Does your car’s idle sound different? Is it stalling?
There’s a long list of costly repairs that it could need. Before you spend a bunch of money, there are a few simple things you can try and save big!
Your mass air flow sensor might be dirty, causing your engine to not get the right gas/air mixture. Cleaning this sensor is easy to do and is way cheaper than taking the car into the shop.
Read on to learn how to clean a mass air flow sensor in 4 easy steps!
What is a Mass Air Flow Sensor?
The Mass Air Flow sensor, or MAF sensor, is located in the engine’s air intake.
It measures the volume of air that the engine is taking in. The ECU uses this information to determine how much fuel to inject. A proper ratio of fuel mist to air is what makes combustions engines work.
Technically, the MAF sensor measures air density and not the actual rate of flow. Air density is affected by temperature, forced induction (turbo and superchargers), and altitude.
It is important that your MAF sensor is working properly to ensure the best fuel efficiency and engine function.
There are a few types of mass air flow sensors.
Hot wire sensors use a platinum wire which is heated by electricity of a specific voltage. Air passing over the wire cools it. The cooled wire is less resistant to voltage. The engine control module (ECM) measures the difference in resistance to measure air density.
Cold wire sensors function the same way, except that they also include a cold wire as a reference. GM engines use cold wire MAF sensors often.
When Should You Clean Your MAF Sensor?
A dirty MAF sensor can cause your car to “throw a code” and make your check engine light come on. Even if it hasn’t gotten to that point, cleaning your MAF sensor regularly can boost performance by 4-10 horsepower compared to a dirty sensor.
Other indications that your MAF sensor may need cleaning include:
- A hard-to-start engine
- Stalling shortly after engine starts
- Engine hiccups
- Engine drags under load or while idling
- Noticeable change in idle of engine
We recommend cleaning your sensor every time you change the air filter.
Once you know how to do it, it won’t take you long. Also, cans of MAF cleaner last a long time, so it’s a very cheap way to improve engine performance!
You should NOT use this method of cleaning if your vehicle has a Karman-Vortex style sensor.
Most Mitsubishi and Lexus engines have these types of sensors. They are also found on Toyota Supra Turbos. Maintenance on their Karman-Vortex sensors are best left up to Toyota dealers.
Before You Begin
Before you begin, you’ll want to collect your materials. Here are a few of the items you will need:
- MAF cleaner
- A rag
- Screwdriver or Torx tool (depending on your vehicle)
Once you have collected your materials, make sure your vehicle is parked on level ground with the emergency brake engaged. Make sure that you have the engine off before beginning. You should also allow time for the engine to cool before attempting to clean the MAF sensor.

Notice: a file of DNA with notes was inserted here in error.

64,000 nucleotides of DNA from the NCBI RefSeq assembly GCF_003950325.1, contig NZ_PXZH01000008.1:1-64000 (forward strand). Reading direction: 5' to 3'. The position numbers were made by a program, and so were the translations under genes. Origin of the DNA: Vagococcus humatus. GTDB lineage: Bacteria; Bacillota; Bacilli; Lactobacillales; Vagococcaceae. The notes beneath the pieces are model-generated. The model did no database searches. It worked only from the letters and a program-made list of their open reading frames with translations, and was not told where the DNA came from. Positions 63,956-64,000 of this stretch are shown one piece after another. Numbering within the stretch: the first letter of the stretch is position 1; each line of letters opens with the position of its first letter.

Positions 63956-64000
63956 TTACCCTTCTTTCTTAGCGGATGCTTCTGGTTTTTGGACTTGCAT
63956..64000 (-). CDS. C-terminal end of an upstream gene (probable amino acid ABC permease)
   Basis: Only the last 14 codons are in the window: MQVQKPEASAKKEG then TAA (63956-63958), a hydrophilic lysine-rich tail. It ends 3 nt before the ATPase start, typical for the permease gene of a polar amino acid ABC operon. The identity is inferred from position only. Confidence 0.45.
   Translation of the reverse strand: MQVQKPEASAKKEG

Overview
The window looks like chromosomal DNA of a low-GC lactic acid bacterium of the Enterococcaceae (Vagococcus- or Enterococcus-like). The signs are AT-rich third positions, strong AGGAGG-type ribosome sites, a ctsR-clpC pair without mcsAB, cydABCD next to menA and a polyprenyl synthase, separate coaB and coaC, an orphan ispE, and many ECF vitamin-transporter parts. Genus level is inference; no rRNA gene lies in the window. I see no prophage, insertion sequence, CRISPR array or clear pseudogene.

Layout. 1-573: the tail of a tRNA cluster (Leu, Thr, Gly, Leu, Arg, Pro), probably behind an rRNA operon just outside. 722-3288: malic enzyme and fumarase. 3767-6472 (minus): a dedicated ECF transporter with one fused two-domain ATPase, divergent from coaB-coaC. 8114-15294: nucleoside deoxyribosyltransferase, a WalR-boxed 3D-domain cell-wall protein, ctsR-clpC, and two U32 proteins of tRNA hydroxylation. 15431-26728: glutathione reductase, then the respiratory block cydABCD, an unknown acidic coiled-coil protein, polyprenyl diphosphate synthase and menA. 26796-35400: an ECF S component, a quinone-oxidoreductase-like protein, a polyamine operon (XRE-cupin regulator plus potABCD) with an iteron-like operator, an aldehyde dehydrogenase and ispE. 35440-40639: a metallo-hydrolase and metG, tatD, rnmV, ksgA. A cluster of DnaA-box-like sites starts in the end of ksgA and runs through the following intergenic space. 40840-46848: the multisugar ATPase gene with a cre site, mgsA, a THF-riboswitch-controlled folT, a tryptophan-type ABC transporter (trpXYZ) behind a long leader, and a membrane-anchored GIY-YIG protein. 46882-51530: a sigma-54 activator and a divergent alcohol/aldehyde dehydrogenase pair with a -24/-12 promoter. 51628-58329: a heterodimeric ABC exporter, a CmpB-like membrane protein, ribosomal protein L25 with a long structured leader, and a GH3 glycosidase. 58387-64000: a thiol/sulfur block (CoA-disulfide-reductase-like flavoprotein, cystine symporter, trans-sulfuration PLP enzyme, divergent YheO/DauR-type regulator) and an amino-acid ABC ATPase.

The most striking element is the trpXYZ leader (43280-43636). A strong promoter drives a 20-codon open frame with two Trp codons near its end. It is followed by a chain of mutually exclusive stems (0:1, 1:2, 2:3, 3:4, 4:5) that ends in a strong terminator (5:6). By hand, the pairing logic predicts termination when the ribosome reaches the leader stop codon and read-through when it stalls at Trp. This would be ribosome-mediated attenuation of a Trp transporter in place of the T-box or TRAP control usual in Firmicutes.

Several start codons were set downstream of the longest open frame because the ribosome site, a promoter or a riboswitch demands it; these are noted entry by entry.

Step 1. Unplug the MAF
Locate the MAF sensor.
It will be on the air intake tube or on the air intake side of the air filter. When you find it, it might be a good idea to snap a few pictures to remind yourself how to put it back. Taking pictures after each step of the removal process could save you a headache later!
Once you find the MAF sensor, unplug the wires running to it. If you can’t get your fingers into the plastic clip, use a standard head screwdriver to gently pry the release until it comes loose. It’s a good idea never to force anything.
Step 2. Remove the MAF from the Vehicle
Rather than removing the sensor itself from its housing, it will stay safer if you remove the housing as well. The wires inside the sensor are very delicate and damaging them will lead to a more costly repair!
The housing should be connected to the air intact by hose clamps.
Use a screwdriver to loosen the clamps so you can remove the sensor. Lay your rag flat on a bench or the driveway and place the MAF sensor on top of it so that you can see the sensor inside the housing. The rag will collect the excess cleaner from overspray.
Step 3. Spray Cleaner
Attach the straw to your spray can and begin to apply the MAF cleaner.
You should hit every part of the sensor with 10-15 bursts of cleaner. DO NOT let the straw touch the sensor. At no time should anything touch the actual sensor or you risk damaging it.
Be careful as you move the housing around, being sure to spray all parts of the sensor including the connectors and terminals.
Step 4. Reinstall
Let the sensor sit and dry for at least 20 minutes. Reinstalling while the sensor is still wet could damage it. You need to allow time for all the chemicals to evaporate before reinstalling and starting your car.
Once it has had time to dry, reinstall the same way you took it out, making sure to reattach the cables. It’s that easy!
Now You Know How To Clean A Mass Air Flow Sensor!
Knowing how to clean a mass air flow sensor can save you money and keep your engine running at its peak. You can avoid costly mechanic bills by doing this easy fix yourself!
For more great tips of maintenance and more, check out some of our other articles!